As Berkeley filmmaker Abby Ginzberg demonstrates in her latest documentary, the economics of working as a server or bartender were already bleak in many places across the United States long before COVID-19 hit. Screening for free online April 17-26 at Women Make Movies Virtual Film Festival 2020, Waging Change illustrates just how hard it has been for service industry workers to make ends meet. Now that the novel coronavirus has shuttered restaurants nationwide, the situation is even worse for workers, some of whom earn so little they don’t even qualify for unemployment.
Lately Ginzberg has been thinking of one of her film’s subjects. Wardell Harvey, a father of three in New Orleans, can’t work as a waiter or as a barber.
“I picked a very timely issue without knowing it and have been able to document in real time what has unfolded in society as a whole,” Ginzberg says during a recent phone call. “I think the postscript to all of this is that the issues that come out in the course of my movie — what it means to have no paid sick leave, what it means for workers to have to work sick — suddenly take on huge importance… What affects one group of workers affects us all.”
The issue at the heart of Waging Change is the “tipped wage” federal law, which allows bar and restaurant owners to pay their employees a sub-minimum wage — with the expectation that tips will make up the rest. California is one of only seven states that mandates servers be paid at least the full minimum wage, in addition to tips. In many states, the tipped minimum remains at the federal rate of $2.13 an hour, a figure that hasn’t changed since 1991.
Ginzberg — whose recent work includes Agents of Change (2016), about the civil rights struggle on college campuses in the 1960s, and the upcoming Truth to Power: Barbara Lee Speaks for Me, about the Oakland congresswoman — knew none of this when she attended a luncheon for Equal Rights Advocates, a women’s rights legal organization. In a 10-minute speech, Saru Jayaraman, co-founder of Restaurant Opportunities Center, an advocacy group formed after 9/11, laid out the dismal situation for servers working for tipped wages.
“I thought, ‘We need to raise consciousness about this,’” Ginzberg says. “I was so appalled. I thought, ‘We’ve got to raise an alarm bell here.’
“I could feel my heart beating, the way that filmmakers sort of know when they’ve backed into their next film, without even knowing why or how,” she continues. “My palms got sweaty, my heart started to race, and I thought, ‘Oh my God, this might be a film I have to do.’ It literally all came together in a flash.”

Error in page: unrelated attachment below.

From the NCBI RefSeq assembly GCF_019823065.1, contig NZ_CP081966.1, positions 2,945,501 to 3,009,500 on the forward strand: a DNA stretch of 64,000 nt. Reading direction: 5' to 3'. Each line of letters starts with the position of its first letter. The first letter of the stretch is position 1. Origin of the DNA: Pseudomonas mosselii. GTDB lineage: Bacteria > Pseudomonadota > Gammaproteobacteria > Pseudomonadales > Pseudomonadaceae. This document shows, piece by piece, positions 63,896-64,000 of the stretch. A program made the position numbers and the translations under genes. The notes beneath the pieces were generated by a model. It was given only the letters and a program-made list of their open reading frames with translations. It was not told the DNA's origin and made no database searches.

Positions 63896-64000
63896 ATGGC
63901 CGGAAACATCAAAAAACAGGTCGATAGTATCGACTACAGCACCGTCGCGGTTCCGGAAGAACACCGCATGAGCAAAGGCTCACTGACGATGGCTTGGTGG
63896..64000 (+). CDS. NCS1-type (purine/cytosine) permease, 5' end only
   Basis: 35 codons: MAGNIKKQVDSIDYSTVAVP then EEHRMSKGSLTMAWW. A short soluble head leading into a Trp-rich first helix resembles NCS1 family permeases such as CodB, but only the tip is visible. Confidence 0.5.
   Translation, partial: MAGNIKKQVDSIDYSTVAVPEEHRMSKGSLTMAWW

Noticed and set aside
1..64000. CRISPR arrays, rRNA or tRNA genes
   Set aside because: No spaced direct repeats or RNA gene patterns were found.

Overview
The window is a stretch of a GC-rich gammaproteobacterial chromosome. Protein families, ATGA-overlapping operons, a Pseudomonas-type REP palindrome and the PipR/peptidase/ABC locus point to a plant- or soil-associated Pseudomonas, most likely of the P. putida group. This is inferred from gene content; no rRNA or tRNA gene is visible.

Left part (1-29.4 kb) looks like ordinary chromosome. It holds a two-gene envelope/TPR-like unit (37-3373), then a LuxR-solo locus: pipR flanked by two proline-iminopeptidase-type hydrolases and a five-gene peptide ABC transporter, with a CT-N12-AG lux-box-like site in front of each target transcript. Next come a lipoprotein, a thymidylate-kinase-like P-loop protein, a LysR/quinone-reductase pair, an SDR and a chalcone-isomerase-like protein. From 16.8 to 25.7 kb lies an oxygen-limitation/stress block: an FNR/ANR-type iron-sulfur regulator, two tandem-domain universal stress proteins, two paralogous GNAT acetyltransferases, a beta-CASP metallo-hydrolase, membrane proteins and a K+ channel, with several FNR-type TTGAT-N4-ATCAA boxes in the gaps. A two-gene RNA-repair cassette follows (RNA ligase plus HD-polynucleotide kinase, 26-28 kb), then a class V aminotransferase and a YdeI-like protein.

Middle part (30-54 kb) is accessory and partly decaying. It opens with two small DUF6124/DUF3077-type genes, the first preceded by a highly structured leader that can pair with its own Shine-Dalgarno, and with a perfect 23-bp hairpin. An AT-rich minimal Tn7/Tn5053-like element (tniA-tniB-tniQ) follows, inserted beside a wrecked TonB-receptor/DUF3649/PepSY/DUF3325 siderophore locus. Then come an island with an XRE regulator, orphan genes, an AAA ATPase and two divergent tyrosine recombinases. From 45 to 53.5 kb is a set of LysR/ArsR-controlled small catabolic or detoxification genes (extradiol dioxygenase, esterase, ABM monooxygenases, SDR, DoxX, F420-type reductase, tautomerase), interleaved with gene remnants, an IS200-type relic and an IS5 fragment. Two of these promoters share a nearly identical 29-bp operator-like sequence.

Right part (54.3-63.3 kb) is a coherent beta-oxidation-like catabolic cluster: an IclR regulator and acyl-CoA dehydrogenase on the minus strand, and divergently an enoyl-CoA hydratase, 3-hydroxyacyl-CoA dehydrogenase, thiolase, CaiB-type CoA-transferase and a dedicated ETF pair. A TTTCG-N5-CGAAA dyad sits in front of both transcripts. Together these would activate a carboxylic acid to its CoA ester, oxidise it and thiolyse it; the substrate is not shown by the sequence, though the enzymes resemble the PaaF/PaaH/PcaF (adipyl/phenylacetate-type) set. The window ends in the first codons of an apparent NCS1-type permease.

Waging Change is a compact 61 minutes long. It is packed with detail as Ginzberg lays out much more than just the tipped wage situation. She also covers the sexual harassment servers and bartenders often feel compelled to endure as a condition for keeping their jobs, actions by Restaurant Opportunities Center and other advocates taken on behalf of workers, and the complicity of politicians with lobbyists from the National Restaurant Association to thwart such efforts.
“There were a whole series of things that once you began to focus on this issue became important and became storylines that I started to follow in the course of doing the film,” Ginzberg says. “This was not an easy film to get right, for me. The question for a filmmaker is, ‘When will people have the appetite to learn this?’”
Most of the focus is on the experiences of everyday servers like Wardell Harvey and activists like Saru Jayaraman, but Representative Alexandria Ocasio-Cortez also makes an appearance, lending her powerful perspective as a former bartender. Jane Fonda and Lily Tomlin also figure into the film. Captured on a street corner in Detroit as they try to help sell a fair wage measure there, Tomlin recalls her own years as a waitress and growing up in a working-class household where money was always tight.
Ginzberg quotes Fonda, “Once you know a problem exists, you’re obligated to do something about it.”
That is what Ginzberg has tried to do with Waging Change. Her hope for the documentary is that it will raise consciousness among restaurant goers and that it will be used as an educational and advocacy tool as part of campaigns seeking to improve the lives of service workers.
Waging Change was supposed to make its Bay Area premiere on March 22 at the Castro Theatre, but the event was cancelled when coronavirus fears shut down theaters. It is currently rescheduled for July 12.
Ginzberg loves the theatrical experience of an auditorium full of people watching her films, followed by a robust Q&A. Normally, she would not want people to stream one of her films before they had a chance to see it in the theater. However, she believes that her film’s message is vital, and she wants to make sure people hear it now.
“The stories I tell in this film and the stories I am trying to raise consciousness about are so connected to the moment that we are living through that I cannot wait,” Ginzberg says.
Waging Change, April 17-26, Women Make Movies Virtual Film Festival 2020, Free. Registration required. wmm.com